Statutory Sick Pay
Statutory Sick Pay
What is Statutory Sick Pay?
Statutory Sick Pay pays £95.85 per week (from 6 April 2020) if you’re too ill to work at your job. It’s paid by your employer for up to 28 weeks.
Your employer may also run their own sick pay scheme - a 'company’ or occupational sick pay scheme. If you aren't entitled to anything under a company scheme, your employer should still pay you Statutory Sick Pay if you are eligible.
Can I get Statutory Sick Pay?
If you're working for an employer under a contract of service (even if you've only just started), you're entitled to Statutory Sick Pay if the following apply:
- you're sick for at least four days in a row (including weekends and bank holidays and days that you do not normally work)
- you're normally earning above the lower limit £120 a week (from April 2020)
Self employed people are not covered under this scheme but people on zero hours contracts could be if they normally earn above the lower earnings limit. If you're not sure if you normally earn above the limit, you should average your gross earnings (before tax and national insurance) over the period between your last normal payday before entitlement to SSP and the pay day at least eight weeks before it.
What does this mean for coronavirus cases?
The government announced in March that if someone is eligible for statutory sick pay it will allow the payment from the first day someone claims it, rather than the fourth, if they need to stay at home due to coronavirus. This includes people who are ill or people who need to self-isolate themselves from others, in accordance with advice from the government. NEW From the 26 August 2020 it also includes people who are self-isolating prior to being admitted to hospital for planned or elective surgery.
The new rules will apply from 13 March and currently last for eight months but this will be reviewed if needed.
Between the 16 April and 31 July these rules also applied to people who have a high risk of severe illness from coronavirus because of an underlying health condition and they received a notification letter advising that they follow shielding measures.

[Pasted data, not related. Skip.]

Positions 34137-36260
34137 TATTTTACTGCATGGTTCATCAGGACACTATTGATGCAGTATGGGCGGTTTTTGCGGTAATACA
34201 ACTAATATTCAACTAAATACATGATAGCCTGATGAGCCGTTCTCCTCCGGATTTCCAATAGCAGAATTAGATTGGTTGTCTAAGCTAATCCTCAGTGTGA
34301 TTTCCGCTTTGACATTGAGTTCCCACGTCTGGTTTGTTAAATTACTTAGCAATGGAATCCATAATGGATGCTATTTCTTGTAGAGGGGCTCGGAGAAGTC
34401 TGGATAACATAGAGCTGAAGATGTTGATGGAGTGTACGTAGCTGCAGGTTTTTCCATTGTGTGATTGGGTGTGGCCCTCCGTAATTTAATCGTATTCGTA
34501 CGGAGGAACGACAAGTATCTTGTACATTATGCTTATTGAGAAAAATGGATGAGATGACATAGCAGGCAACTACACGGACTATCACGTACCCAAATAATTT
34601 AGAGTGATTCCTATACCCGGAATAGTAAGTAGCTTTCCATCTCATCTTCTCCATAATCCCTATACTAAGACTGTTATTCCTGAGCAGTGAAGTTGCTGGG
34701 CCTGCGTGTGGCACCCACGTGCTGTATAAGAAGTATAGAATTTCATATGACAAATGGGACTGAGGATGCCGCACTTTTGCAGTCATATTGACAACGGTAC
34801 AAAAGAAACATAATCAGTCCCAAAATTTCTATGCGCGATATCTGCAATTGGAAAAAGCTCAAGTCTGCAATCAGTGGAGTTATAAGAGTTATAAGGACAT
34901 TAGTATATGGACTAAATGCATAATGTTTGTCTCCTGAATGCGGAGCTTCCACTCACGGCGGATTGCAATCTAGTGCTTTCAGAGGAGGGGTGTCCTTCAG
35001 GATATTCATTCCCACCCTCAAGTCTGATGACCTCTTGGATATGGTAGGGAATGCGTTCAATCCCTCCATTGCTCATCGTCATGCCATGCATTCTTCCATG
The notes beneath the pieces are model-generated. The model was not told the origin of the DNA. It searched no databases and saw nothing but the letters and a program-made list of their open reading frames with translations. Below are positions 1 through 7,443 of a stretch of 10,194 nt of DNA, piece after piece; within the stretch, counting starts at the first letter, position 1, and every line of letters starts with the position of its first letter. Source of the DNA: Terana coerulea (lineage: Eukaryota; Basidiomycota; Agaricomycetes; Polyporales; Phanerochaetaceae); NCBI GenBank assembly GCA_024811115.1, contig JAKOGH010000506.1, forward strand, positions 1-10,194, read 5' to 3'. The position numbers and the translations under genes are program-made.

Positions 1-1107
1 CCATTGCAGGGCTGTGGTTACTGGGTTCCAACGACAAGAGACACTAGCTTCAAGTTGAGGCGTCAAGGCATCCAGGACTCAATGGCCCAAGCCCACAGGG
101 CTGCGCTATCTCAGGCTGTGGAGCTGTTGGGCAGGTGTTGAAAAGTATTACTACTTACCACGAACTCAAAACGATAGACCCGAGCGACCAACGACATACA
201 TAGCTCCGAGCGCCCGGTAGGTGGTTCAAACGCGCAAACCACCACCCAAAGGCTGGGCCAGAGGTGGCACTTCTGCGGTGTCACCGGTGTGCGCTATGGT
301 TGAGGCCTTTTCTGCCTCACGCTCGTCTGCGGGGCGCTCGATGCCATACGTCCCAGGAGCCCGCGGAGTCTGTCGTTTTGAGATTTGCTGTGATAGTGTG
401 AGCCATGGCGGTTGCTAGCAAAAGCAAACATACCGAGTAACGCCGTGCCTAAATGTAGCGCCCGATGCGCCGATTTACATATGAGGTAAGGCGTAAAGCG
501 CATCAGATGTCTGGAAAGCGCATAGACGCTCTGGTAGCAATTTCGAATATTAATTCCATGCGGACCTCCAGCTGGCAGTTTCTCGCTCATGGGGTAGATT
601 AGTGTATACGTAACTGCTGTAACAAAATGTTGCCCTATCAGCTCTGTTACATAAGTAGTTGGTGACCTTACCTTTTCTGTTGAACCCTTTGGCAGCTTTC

If you need to provide evidence to your employer that you need to stay at home due to coronavirus, you can apply for an isolation note to say you have been advised to self-isolate due to coronavirus via the NHS .
If you are an employee and earn above the lower limit £120 a week (from April 2020) select 'Current claim' for the question ‘Do you receive a disability or sickness benefit?’ in the calculator and we will calculate your entitlement to statutory sick pay.
If you are not eligible for statutory sick pay you can claim Universal Credit and/or New Style Employment and Support Allowance instead. Read our coronavirus help guide for more information.
If you are in work, already claiming Universal Credit and need to self-isolate report it (including any changes to the hours you have worked) in your online journal.
Visit this government page about coronavirus and benefits for more information. We will update this section more as details become available
How do I claim Statutory Sick Pay?
Your employer will be able to tell you how to claim Statutory Sick Pay. They may run an occupational sick pay scheme that includes Statutory Sick Pay.
Statutory Sick Pay is usually paid in the same way as your wages from your employer and into your bank account. If your employer can't pay your Stautory Sick Pay they must give you a form SSP1 explaining why and you can then contact the Jobcentre Plus to ask about claiming Universal Credit.